Using Credit Cards Strategically

Credit Cards

I can’t say I have always been great with credit cards. In my early twenties, I saw them as ways to get stuff I wanted (not needed) when I didn’t have the money. While I kept my spending (mostly) under control, I was still relying on credit cards to get me to the next paycheck. As I started to learn more about managing my money and building my credit score, I started to see credit cards as a tool for helping me create a stronger financial standing – as long as I used them strategically. Here are a few ways you can do it too.

Consolidate Your Debt

If you’re paying on multiple credit cards, find a balance transfer card with little to no interest rate. If you put all of your debt onto one card, you won’t be paying multiple interest rates. And, if you can find one with 0% APR for a given amount of time, you won’t be paying any interest rate.

Build Your Credit Score

If (and only if) you can control your spending, don’t close your accounts. The more credit you have available to you, the higher you can get your score. This does not mean go out and get more cards (that can bring your score down because opening too many accounts at once is a bad sign). It just means don’t close the accounts you already have. Instead, use them sparingly and with small charges. Keeping your accounts active shows good credit behavior. Every now and then, charge something small to your card. Make sure you have the money in your account to pay it off quickly.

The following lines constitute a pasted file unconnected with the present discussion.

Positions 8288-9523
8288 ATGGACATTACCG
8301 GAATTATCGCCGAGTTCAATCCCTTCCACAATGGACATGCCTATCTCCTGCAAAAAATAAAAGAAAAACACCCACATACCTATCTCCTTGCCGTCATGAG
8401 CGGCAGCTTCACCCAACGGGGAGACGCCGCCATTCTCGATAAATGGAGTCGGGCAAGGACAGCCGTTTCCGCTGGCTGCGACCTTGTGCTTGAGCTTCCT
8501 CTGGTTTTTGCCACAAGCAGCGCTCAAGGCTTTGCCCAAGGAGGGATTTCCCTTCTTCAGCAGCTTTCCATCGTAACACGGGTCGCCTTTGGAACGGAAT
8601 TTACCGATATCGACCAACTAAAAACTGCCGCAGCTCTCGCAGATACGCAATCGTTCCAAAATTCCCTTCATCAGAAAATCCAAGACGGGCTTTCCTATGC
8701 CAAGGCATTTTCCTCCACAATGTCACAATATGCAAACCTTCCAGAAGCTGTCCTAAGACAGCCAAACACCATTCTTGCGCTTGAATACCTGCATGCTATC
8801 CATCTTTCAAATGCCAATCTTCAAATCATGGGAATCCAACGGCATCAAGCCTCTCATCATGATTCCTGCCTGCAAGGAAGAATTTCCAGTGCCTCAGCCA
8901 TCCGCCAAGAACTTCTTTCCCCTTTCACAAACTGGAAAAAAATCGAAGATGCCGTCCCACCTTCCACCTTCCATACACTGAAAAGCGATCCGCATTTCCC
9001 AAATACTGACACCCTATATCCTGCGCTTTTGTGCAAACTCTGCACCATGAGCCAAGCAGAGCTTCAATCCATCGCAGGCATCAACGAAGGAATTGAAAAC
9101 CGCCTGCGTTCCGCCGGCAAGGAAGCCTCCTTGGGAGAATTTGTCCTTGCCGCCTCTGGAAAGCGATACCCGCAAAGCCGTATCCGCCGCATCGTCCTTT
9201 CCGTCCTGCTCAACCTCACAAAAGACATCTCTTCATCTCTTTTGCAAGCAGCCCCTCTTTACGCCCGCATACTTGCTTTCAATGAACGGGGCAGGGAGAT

If you don’t have a credit card already, consider a low-limit card. The low limit will keep you from going overboard, and having different kinds of loans (student loan, mortgage, credit card) shows that you can handle a variety of debts.

Reap the Rewards

Use your card to build reward points, earn cash back, or get miles for your next adventure, which can help you save money.

These strategies only work, of course, if you use your cards responsibly. And that means managing your debt and not over charging your card. That may mean using your card only when you have the means to pay it off that month. If you have a large amount of debt, pay that off first or these strategies won’t help you at all. The snowball method is a great way to pay off your debt.

Credit Card Strategy